The country’s oldest conservative think tank has issued a six point plan for reform of the Conservative Party following Theresa May’s poor election performance.
The Bow Group, which has been robust in its criticism of the modern Conservative Party for years now, has urged a return to internal democracy within the Conservative Party, highlighting a decline in party membership and loss in policy direction as reasons for the Tory decline.
The Conservative party has failed to revitalise its grassroots membership and build a genuine movement, the group says.
The Bow Group has been on the receiving end of attacks from the conservative and broader political establishments for years, given its refusal to adhere to the “moderniser” consensus. As a result, the party has struggled to defeat three of the weakest Labour leaders in British history, the group points out.
Highlighting the problems within the movement, the group highlights this morning:
- There has not been a Conservative Party leadership election since 2005;
- Members lack the ability to freely select candidates without central party interference;
- Lack of member engagement in policy making;
- Average age of a party member is currently 68 years old;
- Loss of narrative to to UKIP on key conservative issues;
- Failure to make a formal Brexit electoral pact with UKIP.
As a solution, The Bow Group has recommended “urgent reform party” on the following issues:
- An urgent meeting of conservative activists and organisations to debate the party’s future;
- The election of the party leader by the membership at least every five years;
- The election of a party chairman annually;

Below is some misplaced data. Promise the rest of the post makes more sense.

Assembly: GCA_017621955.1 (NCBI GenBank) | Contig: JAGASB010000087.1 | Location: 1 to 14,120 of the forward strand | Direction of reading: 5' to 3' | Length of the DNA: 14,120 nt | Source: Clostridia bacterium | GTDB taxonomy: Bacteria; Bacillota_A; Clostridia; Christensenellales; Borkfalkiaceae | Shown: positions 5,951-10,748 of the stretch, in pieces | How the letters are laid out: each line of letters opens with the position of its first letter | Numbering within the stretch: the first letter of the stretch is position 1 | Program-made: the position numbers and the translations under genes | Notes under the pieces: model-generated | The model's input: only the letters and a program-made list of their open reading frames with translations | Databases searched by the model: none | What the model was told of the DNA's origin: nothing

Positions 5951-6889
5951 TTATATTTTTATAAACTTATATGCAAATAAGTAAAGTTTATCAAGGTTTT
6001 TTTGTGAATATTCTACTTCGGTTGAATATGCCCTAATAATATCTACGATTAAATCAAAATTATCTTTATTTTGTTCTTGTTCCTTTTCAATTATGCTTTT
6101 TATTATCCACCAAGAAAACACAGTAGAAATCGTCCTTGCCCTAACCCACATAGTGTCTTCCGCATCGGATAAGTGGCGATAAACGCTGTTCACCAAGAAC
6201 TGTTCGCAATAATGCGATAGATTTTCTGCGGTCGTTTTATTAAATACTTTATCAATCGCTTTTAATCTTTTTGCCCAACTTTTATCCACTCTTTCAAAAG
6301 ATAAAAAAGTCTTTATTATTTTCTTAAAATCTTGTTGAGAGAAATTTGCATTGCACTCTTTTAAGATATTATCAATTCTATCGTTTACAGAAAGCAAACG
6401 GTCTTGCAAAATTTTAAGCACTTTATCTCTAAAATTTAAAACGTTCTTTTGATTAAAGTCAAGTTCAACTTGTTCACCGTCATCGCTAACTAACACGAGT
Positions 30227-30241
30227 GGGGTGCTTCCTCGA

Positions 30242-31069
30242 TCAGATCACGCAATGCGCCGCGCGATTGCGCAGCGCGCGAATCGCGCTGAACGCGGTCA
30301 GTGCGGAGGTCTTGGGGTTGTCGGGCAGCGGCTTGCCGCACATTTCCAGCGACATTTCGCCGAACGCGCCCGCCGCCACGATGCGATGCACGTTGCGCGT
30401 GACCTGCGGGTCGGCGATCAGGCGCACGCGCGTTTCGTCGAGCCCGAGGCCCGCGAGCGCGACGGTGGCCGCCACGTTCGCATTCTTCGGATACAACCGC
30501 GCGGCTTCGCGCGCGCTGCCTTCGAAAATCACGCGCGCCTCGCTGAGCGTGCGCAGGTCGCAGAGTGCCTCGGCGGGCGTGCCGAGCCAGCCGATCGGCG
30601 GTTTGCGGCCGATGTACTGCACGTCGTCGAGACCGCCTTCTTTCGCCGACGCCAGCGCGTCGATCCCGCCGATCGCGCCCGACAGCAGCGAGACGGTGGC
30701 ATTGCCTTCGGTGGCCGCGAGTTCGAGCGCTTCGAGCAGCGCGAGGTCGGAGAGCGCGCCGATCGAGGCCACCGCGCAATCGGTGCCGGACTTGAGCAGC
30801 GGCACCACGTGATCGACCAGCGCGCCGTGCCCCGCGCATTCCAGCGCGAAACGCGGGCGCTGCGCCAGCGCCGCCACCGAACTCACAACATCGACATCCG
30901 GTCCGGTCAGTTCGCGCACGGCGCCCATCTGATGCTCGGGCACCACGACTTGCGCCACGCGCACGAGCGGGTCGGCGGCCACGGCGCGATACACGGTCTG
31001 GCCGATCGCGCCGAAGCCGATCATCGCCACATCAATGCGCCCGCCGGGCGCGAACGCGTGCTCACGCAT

- Primary selection process for all candidates;
- The ability for members to vote on policy at Conservative Party conference;
- The restoration of the role of members to speak from the floor at Conservative Party conference.
“The Bow Group has long seen the issue of declining Conservative Party membership and enthusiasm for the Conservative vision as symptom of lacking party democracy and a rigid adherence to centrist values,” said Chairman Ben Harris-Quinney, adding: “What Jeremy Corbyn has achieved in the Labour Party initially looked a folly, however Labour have gone through the necessary and painful transition from centrist politics first, and have emerged stronger”.
“The Conservative Party must urgently follow suit, or risk losing the political narrative and momentum for the foreseeable future.
What is required is nothing short of internal revolution. The only way to regain momentum and achieve majority government is to reinvigorate the party from within with democratic reform, beginning with a leadership election within the year”.
Speaking on Tory policy direction, Senior Research Fellow Dr. Jon Stanley said: “The neglect of essential policy areas such as the NHS and Social Care was disgraceful and needless. We warned the dementia tax would be horrendous to the core vote. The inability to respond to a flashing red light reflects how detached and presidential Number 10 now is. The party must return to manifesto by consensus and conference and not be so suspicious and dismissive of its members. We have not hit the bottom yet and 2022 could level the party without radical surgery now.”